Fats Waller said that one of his ambitions was to travel the country, preaching sermons with a big band in back of him. I feel the same tendency twice a year, so I encourage any reader who might find me even slightly didactic to turn the leaf and choose another page.
My travels in the land of jazz (and elsewhere) bring me face to face with men of my generation who affect a certain bluff, gruff heartiness as their mode of conversation with other men. It is meant to resemble comic friendliness, but it has bits of broken glass mixed in. This “being funny” has come to feel downright hurtful. “Making a joke” isn’t amusing when it’s at someone’s expense.
I do not exempt myself from blame. For a long time I was a small-time energetic Mocker, a Satirist, someone made fun of the failings of himself and his friends. I’ve tried to stop doing this. It’s mean. It is the very opposite of welcoming and loving.
I guess that many men grew up believing that if you displayed your affection for another man, if you showed that you were delighted he was there, you were girlish — behavior to be avoided lest someone think you insufficiently manly.
But if “Joe, you old rascal. Tired of bothering the girls at Safeway and they let you out to come here?” really means, “Joe, I am always glad to see you and am happy you are here,” or even, “Joe, I love you,” why not say it and drop all the “funny” banter that is really nasty stuff?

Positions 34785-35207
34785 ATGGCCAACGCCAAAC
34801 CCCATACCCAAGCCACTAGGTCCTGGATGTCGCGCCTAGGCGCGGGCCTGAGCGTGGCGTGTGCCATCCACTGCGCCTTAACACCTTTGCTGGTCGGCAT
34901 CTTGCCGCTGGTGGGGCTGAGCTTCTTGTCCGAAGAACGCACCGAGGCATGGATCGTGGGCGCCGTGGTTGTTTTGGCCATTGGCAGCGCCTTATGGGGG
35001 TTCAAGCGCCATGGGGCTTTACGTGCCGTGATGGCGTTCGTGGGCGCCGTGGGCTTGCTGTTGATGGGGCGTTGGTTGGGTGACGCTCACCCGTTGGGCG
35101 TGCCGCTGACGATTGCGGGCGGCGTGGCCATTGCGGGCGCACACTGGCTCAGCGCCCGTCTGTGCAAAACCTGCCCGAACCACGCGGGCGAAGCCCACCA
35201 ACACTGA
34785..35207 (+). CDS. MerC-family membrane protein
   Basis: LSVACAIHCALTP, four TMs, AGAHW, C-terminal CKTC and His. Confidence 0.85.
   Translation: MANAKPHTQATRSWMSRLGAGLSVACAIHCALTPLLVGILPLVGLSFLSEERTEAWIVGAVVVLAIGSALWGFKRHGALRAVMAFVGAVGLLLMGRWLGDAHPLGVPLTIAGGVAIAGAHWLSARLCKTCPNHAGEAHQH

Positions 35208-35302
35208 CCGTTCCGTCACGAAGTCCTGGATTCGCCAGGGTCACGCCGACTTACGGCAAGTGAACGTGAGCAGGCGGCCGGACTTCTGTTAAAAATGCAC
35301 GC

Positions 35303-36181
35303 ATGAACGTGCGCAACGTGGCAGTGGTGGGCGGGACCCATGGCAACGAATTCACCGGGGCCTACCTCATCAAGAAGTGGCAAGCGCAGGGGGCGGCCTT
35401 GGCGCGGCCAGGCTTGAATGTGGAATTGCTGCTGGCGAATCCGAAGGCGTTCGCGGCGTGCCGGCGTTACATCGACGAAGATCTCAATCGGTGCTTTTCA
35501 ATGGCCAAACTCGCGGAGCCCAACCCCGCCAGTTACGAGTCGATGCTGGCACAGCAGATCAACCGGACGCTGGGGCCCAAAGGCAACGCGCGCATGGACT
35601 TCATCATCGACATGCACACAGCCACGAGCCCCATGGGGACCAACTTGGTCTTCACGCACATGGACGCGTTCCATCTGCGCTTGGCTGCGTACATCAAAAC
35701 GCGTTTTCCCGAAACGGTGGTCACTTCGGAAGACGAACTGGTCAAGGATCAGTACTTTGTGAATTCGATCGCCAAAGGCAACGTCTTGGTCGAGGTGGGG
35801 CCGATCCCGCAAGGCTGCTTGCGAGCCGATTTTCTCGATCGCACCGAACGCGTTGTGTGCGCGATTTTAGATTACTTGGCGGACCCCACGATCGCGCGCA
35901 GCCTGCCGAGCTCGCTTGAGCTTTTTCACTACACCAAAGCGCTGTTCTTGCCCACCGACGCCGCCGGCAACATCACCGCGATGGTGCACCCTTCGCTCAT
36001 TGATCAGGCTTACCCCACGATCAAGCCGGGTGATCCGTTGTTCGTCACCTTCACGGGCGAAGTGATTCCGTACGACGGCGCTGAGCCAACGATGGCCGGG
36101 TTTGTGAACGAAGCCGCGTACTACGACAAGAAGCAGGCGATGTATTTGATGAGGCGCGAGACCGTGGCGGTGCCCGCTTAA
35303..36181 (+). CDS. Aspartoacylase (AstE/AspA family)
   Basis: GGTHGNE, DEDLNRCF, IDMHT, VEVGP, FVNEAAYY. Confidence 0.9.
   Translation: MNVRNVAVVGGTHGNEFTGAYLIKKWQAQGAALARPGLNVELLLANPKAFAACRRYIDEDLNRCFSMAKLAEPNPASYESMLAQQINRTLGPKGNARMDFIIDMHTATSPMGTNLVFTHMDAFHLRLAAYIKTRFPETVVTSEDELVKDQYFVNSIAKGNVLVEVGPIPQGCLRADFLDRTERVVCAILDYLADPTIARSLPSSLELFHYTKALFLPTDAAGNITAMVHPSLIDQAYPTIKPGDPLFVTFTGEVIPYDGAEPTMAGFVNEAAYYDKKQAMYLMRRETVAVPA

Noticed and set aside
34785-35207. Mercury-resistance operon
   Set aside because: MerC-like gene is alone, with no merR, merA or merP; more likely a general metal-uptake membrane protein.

I suspect that some of the “comedy” is because we feel Small in ourselves (“Will anyone notice how tiny I have gotten? Does anyone love me?”) and one way to feel Bigger is to make others feel Small. If everyone is busy laughing at Joe, they will be too busy to laugh at Us.
But I believe that when we act lovingly, the questions of Who’s Bigger and Who’s Smaller quickly become inconsequential. And laughter with an edge is like any sharp thing: you never know who’s bleeding once the ruckus stops. (In this century, “edgy” has come to seem a term of modern praise. Think about it.)
Should any reader think I am being too hard on my fellow Males, I know that Women do this too — I think of Mildred and Bessie meeting on the street and one saying to the other, “I have this dress that’s too big for me. Why don’t you take it?” which I used to think was hilarious. Now I wish they could just have given each other a hug and shut up. Love is more important than what the scale says.
I offer two kinds of music for meditations on Meanness, which you know used to mean a kind of ungenerous smallness. Although these songs are based on the drama of the unresponsive or cold lover, let their melody and words (thank you, Roy Turk and Fred Ahlert) ring in your head before you — out of careless habit — say something Mean:
and almost a decade later:
If you show your heart to people, they show theirs back to you.
May your happiness increase!